Blue-chip drug makers holding USD 200 billion in cash, mostly overseas, will start investing more of it in mergers and acquisitions (M&A) after President Trump’s tax overhaul slashed the cost of spending the money in the US, debt-ratings firm Moody’s predicts. The ratings firm names Amgen, Pfizer, Gilead, and Celgene as some of the American outfits most likely to go on a shopping spree.
“Now that Congress has passed tax reform, buyers and sellers have clarity on tax rates and unfettered access to cash, and that makes a big difference”
Marshall Gordon, ClearBridge Investments
“For more than a year, biopharma’s M&A scouts have largely been holding fire on deal-making, partly because they’ve been waiting for tax breaks… Now that Republicans in Congress have passed their tax plan, the sector could be due for a long-anticipated rebound,” affirms FiercePharma’s Eric Sagonowsky.
The headline reform was a slashing of the corporate tax rate from 35 percent to 21 percent, but even more interesting to the pharma industry is the inclusion of a repatriation provision in the Tax Cuts and Jobs Act which permits American firms to bring home assets held overseas without incurring a penalty after paying a mandatory one-time fee of 15.5 percent on cash holdings and eight percent on the remainder.
Under the previous system, though the earnings of US companies were taxed globally, tax on overseas earnings was deferred until repatriation of the money, which incentivized companies to park their profits overseas. “Given that many American pharma groups are cash-rich, the revisions can be expected to boost the firepower for financing acquisitions, although there will be competing claims to use the money for increased dividends or share buy-backs,” notes James Baillieu, counsel for global law firm Norton Rose Fulbright.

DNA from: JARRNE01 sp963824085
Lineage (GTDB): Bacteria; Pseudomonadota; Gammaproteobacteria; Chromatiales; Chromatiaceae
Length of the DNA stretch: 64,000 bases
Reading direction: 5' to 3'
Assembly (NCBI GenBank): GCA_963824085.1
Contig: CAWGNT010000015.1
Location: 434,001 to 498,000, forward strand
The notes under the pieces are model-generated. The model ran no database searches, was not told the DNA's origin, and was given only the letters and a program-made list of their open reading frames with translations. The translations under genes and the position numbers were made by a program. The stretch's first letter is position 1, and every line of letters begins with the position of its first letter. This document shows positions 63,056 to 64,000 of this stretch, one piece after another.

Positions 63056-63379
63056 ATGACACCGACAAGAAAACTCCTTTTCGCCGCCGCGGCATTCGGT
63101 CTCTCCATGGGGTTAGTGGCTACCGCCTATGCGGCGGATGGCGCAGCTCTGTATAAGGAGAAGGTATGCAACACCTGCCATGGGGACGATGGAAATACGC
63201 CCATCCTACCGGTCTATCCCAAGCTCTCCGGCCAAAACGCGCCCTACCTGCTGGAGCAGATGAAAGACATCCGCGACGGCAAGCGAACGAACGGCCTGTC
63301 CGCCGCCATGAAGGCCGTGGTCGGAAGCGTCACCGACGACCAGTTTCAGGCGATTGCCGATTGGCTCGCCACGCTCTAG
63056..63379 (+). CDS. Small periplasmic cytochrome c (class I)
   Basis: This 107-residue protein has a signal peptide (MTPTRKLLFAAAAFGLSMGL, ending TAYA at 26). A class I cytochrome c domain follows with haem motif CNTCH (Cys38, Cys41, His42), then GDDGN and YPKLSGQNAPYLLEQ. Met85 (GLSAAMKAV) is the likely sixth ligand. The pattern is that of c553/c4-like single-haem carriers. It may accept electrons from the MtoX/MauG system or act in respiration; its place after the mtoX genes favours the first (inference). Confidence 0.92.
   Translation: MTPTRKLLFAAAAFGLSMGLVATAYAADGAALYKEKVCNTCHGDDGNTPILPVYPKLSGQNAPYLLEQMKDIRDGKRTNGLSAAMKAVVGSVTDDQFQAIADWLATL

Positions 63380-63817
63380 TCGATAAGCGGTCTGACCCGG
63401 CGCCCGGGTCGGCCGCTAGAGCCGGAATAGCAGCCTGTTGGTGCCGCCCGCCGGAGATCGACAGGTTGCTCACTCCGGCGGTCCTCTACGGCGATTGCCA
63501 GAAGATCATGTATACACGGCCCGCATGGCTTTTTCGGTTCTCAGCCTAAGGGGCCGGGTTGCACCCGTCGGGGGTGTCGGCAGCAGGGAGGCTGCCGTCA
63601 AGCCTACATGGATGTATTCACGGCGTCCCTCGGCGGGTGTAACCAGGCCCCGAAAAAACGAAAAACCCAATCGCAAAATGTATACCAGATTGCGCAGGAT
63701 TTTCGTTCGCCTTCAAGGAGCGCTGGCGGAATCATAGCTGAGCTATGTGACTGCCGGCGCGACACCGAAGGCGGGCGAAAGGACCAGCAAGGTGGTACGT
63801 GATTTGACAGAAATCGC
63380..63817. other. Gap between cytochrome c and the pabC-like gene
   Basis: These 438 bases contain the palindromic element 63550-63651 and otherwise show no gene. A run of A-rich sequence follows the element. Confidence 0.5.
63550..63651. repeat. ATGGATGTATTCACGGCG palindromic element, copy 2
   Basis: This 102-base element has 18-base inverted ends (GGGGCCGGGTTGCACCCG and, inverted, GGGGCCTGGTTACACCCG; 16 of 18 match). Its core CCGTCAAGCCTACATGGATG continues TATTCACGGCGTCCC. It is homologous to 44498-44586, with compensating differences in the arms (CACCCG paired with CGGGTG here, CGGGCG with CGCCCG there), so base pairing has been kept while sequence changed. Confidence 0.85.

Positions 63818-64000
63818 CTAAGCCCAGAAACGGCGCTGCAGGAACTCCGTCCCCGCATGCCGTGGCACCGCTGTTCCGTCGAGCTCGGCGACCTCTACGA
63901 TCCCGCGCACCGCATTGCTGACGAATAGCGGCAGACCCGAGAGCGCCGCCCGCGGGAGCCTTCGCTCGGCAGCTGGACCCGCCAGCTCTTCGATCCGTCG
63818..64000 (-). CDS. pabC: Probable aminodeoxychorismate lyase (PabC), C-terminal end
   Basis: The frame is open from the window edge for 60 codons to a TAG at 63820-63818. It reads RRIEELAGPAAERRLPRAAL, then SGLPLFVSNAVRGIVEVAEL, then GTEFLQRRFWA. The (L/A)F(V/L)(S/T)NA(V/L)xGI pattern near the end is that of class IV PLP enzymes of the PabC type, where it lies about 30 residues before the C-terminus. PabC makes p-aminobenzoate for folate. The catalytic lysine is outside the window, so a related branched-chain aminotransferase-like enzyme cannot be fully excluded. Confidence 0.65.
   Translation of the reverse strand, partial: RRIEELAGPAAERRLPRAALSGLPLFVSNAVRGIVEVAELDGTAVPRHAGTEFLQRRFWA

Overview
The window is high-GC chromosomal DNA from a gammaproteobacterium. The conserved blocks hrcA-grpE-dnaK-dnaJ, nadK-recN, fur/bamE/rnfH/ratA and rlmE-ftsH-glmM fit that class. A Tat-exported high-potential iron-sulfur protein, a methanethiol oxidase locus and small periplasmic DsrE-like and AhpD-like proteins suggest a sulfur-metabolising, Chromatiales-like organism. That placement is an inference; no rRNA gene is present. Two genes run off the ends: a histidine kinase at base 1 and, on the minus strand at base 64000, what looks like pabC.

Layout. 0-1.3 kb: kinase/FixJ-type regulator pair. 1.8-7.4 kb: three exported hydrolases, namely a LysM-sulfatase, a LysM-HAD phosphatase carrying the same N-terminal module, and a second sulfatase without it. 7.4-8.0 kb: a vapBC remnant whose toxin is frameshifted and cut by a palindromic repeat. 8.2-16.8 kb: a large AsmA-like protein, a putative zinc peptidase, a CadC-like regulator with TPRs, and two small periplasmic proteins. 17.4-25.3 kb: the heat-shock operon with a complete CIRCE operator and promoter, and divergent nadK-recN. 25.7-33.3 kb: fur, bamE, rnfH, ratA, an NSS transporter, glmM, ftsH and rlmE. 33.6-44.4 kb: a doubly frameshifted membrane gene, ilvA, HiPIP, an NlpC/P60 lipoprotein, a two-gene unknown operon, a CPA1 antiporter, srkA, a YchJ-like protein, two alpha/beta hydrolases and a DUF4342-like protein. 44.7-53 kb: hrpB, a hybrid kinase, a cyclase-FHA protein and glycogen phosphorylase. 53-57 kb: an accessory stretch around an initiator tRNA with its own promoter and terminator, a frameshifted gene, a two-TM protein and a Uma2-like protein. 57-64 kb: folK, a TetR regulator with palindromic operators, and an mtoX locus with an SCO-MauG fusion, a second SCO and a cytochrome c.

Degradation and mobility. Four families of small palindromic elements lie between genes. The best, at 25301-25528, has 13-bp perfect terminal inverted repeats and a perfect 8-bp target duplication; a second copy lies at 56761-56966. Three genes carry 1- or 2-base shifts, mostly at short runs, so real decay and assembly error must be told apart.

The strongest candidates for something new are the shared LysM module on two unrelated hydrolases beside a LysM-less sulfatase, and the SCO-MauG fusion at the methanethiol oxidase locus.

“The impact of the new tax law may not be quite as salutary as some cheering for buyouts hope”
Max Nisen, BloombergQuint
“Now that Congress has passed tax reform, buyers and sellers have clarity on tax rates and unfettered access to cash, and that makes a big difference,” agrees Marshall Gordon, a health-care analyst at ClearBridge Investments.
Others, however, are keen to temper expectations. “The impact of the new tax law may not be quite as salutary as some cheering for buyouts hope,” warns BloombergQuint’s Max Nisen. “The average trailing 12-month effective tax rate of the 11 US-based biopharma companies with a USD 50 billion-plus market cap was 19.82 percent. Yes, overseas cash will be easier to bring home, and rates overall will go down substantially. But companies with overseas assets will have a large near-term tax bill they wouldn’t have otherwise had to pay,” he points out.
Writer: Louis Haynes